The foodie’s guide to Gippsland, Victoria
A delicious exploration of Victoria’s Gippsland region.
The welcoming sign at Macca's farm
“Do you want some thyme? I’ll pick it for you.” Farmer Peter ‘Macca’ McDonnell bends down to a verdant herb patch and starts snipping.
We’re on his farm – Macca’s Farm, of course – in Glen Forbes, 110km south-east of Melbourne. An hour-and-a-bit from the city, this is one of the gateways to Gippsland, the underloved region of Victoria that is finally being romanced by more tourists.
McDonnell’s farm, which he runs with his wife Angelika Christensen, is one of the reasons the area is starting to flourish. Open to the public five days a week, Macca’s is charming; an unvarnished slice of country life. Pigs and chickens graze together under the watchful eye of friendly farm dogs, a big shed grows hydroponic vegetables, and rows of waist-high planters are dotted with strawberries that visitors can pick in season.
Friendly local faces in Gippsland's rolling hills
There’s an on-site store and cafe too, both fuelled by farm produce. It’s deliciously wonderful to sit in the unpretentious dining room chomping on a house-baked bread roll stuffed with farm eggs and bacon and slathered with relish made from tomatoes grown just over yonder.
“This is typical Gippsland,” Christensen says as she weighs parsnips and potatoes for a local customer. “The food is real, proper local produce from farmland run by farmers rather than big enterprises.” Christensen has been in the region for 15 years and, while it’s getting busier, she sees untapped potential.
“It’s still largely unexplored,” she says. “Gippsland offers beautiful beaches, great surfing, wide open spaces, lots of walks and bike riding tracks. It’s the perfect area for family activities and touring.”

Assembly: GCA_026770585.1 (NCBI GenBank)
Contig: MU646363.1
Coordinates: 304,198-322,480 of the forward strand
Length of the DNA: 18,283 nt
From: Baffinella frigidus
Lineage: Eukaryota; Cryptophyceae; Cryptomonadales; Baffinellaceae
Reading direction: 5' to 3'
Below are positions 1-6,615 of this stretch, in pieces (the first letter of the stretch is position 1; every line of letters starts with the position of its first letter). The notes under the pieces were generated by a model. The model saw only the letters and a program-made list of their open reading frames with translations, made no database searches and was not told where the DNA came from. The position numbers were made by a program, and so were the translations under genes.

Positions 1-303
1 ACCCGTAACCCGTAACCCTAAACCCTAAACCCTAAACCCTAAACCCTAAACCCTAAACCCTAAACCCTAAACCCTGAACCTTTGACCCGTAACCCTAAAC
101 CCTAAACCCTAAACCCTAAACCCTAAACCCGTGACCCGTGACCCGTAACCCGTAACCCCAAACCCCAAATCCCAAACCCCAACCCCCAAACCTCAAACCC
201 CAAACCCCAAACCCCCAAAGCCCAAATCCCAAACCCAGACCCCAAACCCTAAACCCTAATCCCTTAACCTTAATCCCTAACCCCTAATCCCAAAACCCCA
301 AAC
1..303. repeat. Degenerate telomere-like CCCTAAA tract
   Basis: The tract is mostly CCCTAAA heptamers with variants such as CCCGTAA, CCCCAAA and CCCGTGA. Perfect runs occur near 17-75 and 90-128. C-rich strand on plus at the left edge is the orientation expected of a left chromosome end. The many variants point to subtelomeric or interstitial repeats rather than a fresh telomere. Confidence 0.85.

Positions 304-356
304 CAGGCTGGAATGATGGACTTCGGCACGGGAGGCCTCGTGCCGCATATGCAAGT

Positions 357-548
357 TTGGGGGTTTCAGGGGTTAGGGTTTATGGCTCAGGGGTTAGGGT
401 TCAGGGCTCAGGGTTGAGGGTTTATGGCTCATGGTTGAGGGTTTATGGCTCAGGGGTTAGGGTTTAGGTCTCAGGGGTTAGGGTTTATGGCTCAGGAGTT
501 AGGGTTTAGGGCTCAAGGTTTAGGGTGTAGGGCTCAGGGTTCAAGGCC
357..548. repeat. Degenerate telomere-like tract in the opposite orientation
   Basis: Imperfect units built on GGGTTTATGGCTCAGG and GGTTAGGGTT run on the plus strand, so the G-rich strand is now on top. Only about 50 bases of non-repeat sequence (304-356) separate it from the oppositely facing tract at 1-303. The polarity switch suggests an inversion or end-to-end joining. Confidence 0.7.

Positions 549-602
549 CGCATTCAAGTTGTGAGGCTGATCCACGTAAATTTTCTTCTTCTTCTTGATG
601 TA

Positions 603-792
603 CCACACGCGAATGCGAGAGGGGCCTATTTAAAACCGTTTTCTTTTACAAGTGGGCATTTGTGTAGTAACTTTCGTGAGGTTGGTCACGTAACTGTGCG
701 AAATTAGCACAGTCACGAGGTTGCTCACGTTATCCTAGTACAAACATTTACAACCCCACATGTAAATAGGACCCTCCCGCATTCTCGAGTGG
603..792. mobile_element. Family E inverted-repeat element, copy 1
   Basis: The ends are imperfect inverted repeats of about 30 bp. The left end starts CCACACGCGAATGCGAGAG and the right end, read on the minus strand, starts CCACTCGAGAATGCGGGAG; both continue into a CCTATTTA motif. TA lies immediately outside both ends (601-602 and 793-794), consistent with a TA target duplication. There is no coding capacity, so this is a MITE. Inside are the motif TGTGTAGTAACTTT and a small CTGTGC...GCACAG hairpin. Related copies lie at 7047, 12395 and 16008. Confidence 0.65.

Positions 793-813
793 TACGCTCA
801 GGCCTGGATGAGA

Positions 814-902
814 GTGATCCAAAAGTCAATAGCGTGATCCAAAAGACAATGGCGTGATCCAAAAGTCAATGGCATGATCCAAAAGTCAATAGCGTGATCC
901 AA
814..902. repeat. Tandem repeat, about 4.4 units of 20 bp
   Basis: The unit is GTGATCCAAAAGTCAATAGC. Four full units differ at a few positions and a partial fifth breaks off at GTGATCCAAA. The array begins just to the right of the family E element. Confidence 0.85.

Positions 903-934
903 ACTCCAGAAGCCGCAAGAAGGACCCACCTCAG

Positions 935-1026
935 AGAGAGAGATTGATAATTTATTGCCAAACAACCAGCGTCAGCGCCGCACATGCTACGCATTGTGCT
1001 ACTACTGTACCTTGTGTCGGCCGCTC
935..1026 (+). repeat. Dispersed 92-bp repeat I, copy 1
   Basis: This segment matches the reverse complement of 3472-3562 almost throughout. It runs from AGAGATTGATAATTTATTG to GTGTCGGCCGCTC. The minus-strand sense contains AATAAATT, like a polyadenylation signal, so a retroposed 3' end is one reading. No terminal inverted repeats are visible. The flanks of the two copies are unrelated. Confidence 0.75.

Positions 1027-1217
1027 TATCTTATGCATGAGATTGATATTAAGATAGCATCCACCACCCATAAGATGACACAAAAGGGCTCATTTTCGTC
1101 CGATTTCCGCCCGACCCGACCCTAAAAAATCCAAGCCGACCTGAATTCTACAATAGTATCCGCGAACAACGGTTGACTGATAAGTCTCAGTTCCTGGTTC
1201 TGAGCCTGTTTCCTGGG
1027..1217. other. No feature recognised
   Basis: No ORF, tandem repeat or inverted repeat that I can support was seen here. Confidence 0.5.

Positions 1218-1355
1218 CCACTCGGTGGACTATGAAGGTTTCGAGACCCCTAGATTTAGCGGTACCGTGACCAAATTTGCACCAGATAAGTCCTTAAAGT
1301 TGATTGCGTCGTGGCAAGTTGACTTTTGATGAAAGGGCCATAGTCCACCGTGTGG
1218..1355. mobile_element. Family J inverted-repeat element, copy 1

Gippsland is a vast region, extending from Melbourne’s fringes eastwards for 500km, to where the Victorian coastline runs into New South Wales. It’s the land of the Indigenous Gunaikurnai people and, even today, the Princes Highway, the region’s spine, follows ancient trails and trading routes filled with natural resources. The area has long been an important food bowl for Melbourne, prized particularly for its dairy, and peaceful black-and-white Holstein cows are a common sight across Gippsland.
The region is home to exceptionally beautiful farmland
At the southern tip of the region – and, indeed, mainland Australia – is Wilsons Promontory National Park, three hours from Melbourne. Fondly known as The Prom, it’s the region’s most prized natural attraction, a national park with spectacular beaches, hiking, camping and wildlife spotting. The wildlife spots humans too: experienced Prom campers know to store food in their cars, safe from marauding wombats.
Further east, past the fishing hub of Lakes Entrance, the population becomes sparser and the coastline wilder, with bush camping, remote hiking trails and far-flung towns. Throughout the region, heritage and innovation are happy bedfellows: Gippsland’s historic charms are nurtured and showcased in new ventures and dining experiences that make it a brilliant place for tasty touring.
Wilsons Promontory National Park
Melbourne chef Alejandro Saravia loves Gippsland so much he’s creating a three-level city restaurant in homage to the region. Farmer’s Daughters will open in 2020 in the heart of the city but Saravia wants it to feel like a wander through the forests and hills of Gippsland.